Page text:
3. YES!! It really depends on how many TOTAL tracks you have (including aux's). I was able to set up an 8 track mix with the 32 voice engine and get it to perform differently depending on how many aux channels I had and in which order I called new tracks up. (Create 4 audio tracks, then 32 auxes, then 4 more audio tracks, then some more auxes. Then do it again, but switch the orders and different results).
4. It didn't seem to follow which voice they were on, but WHAT ORDER they were called up into the session.
5. If you exceed the number of total tracks that the mixer can handle on one DSP chip (57?) then it starts to put them onto a separate channel and sums them individually, causing an extra truncation process, before a total summing.
6. Ref. above. It would sum the first 57(?) together and truncate to 24 bits, then sum the next 23(?) together and truncate to 24 bits, then sum the results and truncate to 24 bits. I suppose it's also possible that it sums the 23(?) together and truncates to 24 bits and then sums that with the untruncated 48 bit sum of the remaining tracks, eliminating one of the truncations.
7. Yes.


I am pleased that I have now isolated that you can get two mixes to function differently depending on the order that you call the tracks up into the screen!

Nika.
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  #5  
Old 01-21-2002, 12:51 AM
Mark Haliday Mark Haliday is offline
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Default Re: Protools Mixer

Very interesting...

Three questions :
- Without going into too much detail, what kind of testing procedure do you use ?
- Any recommendation based on your findings ?
(like lets do only 8 tracks mixed to mono again... [img]images/icons/wink.gif[/img] )
- any idea where the dithering is happening in the dithered mixer ? (before summing ?, at each insert slot ?)

One thing I noticed by ear, plugins *really* make a difference. And I suspect that the way the bit depth is returned to 24 bit is partly responsible for this.
This could also partially account for the Sony plugs sounding so good and taking so much DSP.
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  #6  
Old 01-21-2002, 09:06 AM
dstagl dstagl is offline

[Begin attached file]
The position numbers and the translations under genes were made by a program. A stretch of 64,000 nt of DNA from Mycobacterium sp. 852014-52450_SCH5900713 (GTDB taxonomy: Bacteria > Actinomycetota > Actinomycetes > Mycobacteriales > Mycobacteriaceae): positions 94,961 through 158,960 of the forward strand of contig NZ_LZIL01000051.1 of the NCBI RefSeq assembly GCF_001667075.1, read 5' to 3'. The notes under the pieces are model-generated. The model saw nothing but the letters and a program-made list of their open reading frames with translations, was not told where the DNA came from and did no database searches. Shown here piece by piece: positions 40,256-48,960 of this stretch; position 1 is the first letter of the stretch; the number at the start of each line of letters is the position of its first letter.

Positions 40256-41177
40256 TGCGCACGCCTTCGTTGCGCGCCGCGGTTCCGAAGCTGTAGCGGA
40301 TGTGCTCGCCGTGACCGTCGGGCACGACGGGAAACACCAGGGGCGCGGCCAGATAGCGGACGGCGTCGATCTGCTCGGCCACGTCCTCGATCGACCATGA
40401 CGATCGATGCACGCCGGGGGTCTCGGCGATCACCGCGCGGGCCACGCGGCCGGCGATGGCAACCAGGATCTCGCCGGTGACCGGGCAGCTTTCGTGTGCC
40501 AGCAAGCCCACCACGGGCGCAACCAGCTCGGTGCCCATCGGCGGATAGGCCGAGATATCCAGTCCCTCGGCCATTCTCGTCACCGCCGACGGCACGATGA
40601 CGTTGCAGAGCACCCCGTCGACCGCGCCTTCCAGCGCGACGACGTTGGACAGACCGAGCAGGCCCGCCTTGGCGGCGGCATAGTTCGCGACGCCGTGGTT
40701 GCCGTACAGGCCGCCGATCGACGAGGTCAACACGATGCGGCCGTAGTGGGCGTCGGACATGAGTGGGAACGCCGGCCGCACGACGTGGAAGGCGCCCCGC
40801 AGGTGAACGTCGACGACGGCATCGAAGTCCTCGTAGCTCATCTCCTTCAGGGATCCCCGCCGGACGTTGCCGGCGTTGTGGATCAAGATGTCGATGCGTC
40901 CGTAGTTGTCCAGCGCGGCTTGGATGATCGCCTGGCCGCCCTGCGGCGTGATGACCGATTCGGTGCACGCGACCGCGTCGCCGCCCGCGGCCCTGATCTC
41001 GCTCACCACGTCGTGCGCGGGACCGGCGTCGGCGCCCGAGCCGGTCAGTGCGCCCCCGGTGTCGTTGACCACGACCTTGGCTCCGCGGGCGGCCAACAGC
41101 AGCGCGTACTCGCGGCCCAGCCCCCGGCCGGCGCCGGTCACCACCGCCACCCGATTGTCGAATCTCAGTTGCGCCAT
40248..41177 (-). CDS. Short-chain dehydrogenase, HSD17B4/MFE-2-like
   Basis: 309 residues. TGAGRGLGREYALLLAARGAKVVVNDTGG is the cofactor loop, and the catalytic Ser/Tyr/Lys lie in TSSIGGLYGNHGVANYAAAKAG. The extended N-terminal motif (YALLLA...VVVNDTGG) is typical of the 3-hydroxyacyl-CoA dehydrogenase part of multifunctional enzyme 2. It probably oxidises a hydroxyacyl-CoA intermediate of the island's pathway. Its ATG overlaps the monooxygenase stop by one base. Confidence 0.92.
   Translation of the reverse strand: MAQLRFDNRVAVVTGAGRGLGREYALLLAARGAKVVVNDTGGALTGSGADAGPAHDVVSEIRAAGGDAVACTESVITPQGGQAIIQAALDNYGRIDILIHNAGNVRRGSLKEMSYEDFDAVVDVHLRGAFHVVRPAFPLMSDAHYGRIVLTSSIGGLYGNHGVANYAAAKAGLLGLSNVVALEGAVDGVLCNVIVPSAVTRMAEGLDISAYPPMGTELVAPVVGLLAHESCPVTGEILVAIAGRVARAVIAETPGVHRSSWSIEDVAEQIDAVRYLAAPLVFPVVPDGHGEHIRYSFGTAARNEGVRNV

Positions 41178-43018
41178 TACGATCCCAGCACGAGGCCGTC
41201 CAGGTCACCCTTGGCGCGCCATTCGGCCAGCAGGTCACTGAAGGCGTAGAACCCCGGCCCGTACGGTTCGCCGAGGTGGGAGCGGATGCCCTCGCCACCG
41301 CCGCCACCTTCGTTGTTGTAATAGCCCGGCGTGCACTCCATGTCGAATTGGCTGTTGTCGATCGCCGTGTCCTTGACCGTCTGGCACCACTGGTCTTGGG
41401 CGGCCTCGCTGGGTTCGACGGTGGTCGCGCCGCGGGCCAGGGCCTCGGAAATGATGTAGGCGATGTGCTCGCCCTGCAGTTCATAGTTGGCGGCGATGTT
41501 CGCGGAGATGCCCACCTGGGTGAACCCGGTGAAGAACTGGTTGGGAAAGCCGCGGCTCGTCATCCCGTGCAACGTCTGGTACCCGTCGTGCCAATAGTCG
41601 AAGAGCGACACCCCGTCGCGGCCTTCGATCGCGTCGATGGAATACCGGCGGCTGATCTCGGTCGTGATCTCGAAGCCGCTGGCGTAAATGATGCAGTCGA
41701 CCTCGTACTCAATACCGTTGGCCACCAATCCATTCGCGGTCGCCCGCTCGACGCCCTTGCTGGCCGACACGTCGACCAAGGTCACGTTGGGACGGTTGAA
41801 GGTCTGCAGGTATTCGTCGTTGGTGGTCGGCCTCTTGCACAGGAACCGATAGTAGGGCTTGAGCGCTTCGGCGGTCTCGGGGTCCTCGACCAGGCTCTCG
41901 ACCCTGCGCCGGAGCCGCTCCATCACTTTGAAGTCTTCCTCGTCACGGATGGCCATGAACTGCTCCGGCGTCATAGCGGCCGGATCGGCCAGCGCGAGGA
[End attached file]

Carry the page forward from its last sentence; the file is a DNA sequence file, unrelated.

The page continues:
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Default Re: Protools Mixer

<BLOCKQUOTE><font size="1" face="Verdana, Arial">quote:<HR>Originally posted by Nika:
It really depends on how many TOTAL tracks you have (including aux's). I was able to set up an 8 track mix with the 32 voice engine and get it to perform differently depending on how many aux channels I had and in which order I called new tracks up. (Create 4 audio tracks, then 32 auxes, then 4 more audio tracks, then some more auxes. Then do it again, but switch the orders and different results).<HR></BLOCKQUOTE>

Did you try closing and reopening the session? Does that make a difference. If I creat 4 audio tracks, then 32 auxes, then 4 more tracks, close the session, and reopen it, does it change depending on the order I have my tracks setup in the mixer from left to right? If so is there an ideal ordering of tracks?

Dave
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  #7  
Old 01-21-2002, 11:04 AM
dstagl dstagl is offline
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Default Re: Protools Mixer

OK, I just thought of a workaround for getting your tracks up in the order you want them when you reopen a session. You can always deactivate all tracks, and then reactivate them in the order you want them in. So what is the ideal order?

Dave
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  #8  
Old 01-21-2002, 11:21 AM
Kev Kev is offline
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Default Re: Protools Mixer

<BLOCKQUOTE><font size="1" face="Verdana, Arial">quote:<HR>Originally posted by dstagl:

You can always deactivate all tracks, and then reactivate them in the order you want them in.